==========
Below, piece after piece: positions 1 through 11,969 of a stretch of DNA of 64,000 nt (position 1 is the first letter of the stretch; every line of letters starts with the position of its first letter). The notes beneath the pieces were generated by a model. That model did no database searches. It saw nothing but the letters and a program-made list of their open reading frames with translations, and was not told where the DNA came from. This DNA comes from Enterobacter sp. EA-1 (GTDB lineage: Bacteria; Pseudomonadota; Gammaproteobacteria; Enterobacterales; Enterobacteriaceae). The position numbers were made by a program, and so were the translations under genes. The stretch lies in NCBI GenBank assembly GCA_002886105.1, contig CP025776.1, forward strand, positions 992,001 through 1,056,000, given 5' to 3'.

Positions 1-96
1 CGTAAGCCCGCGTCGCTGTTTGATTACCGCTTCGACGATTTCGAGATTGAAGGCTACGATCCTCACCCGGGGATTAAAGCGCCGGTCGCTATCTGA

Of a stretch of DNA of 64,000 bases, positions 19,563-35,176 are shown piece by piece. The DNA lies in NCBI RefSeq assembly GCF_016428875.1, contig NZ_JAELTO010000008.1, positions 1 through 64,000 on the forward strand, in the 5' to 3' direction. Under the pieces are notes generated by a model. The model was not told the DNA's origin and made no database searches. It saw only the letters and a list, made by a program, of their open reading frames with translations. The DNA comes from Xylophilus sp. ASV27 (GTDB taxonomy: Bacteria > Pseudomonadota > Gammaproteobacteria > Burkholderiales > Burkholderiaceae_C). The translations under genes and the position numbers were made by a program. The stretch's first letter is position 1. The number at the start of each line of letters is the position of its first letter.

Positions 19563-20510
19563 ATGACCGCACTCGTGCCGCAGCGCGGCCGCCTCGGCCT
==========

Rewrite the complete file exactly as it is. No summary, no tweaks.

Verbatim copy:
Below, piece after piece: positions 1 through 11,969 of a stretch of DNA of 64,000 nt (position 1 is the first letter of the stretch; every line of letters starts with the position of its first letter). The notes beneath the pieces were generated by a model. That model did no database searches. It saw nothing but the letters and a program-made list of their open reading frames with translations, and was not told where the DNA came from. This DNA comes from Enterobacter sp. EA-1 (GTDB lineage: Bacteria; Pseudomonadota; Gammaproteobacteria; Enterobacterales; Enterobacteriaceae). The position numbers were made by a program, and so were the translations under genes. The stretch lies in NCBI GenBank assembly GCA_002886105.1, contig CP025776.1, forward strand, positions 992,001 through 1,056,000, given 5' to 3'.

Positions 1-96
1 CGTAAGCCCGCGTCGCTGTTTGATTACCGCTTCGACGATTTCGAGATTGAAGGCTACGATCCTCACCCGGGGATTAAAGCGCCGGTCGCTATCTGA

Of a stretch of DNA of 64,000 bases, positions 19,563-35,176 are shown piece by piece. The DNA lies in NCBI RefSeq assembly GCF_016428875.1, contig NZ_JAELTO010000008.1, positions 1 through 64,000 on the forward strand, in the 5' to 3' direction. Under the pieces are notes generated by a model. The model was not told the DNA's origin and made no database searches. It saw only the letters and a list, made by a program, of their open reading frames with translations. The DNA comes from Xylophilus sp. ASV27 (GTDB taxonomy: Bacteria > Pseudomonadota > Gammaproteobacteria > Burkholderiales > Burkholderiaceae_C). The translations under genes and the position numbers were made by a program. The stretch's first letter is position 1. The number at the start of each line of letters is the position of its first letter.

Positions 19563-20510
19563 ATGACCGCACTCGTGCCGCAGCGCGGCCGCCTCGGCCT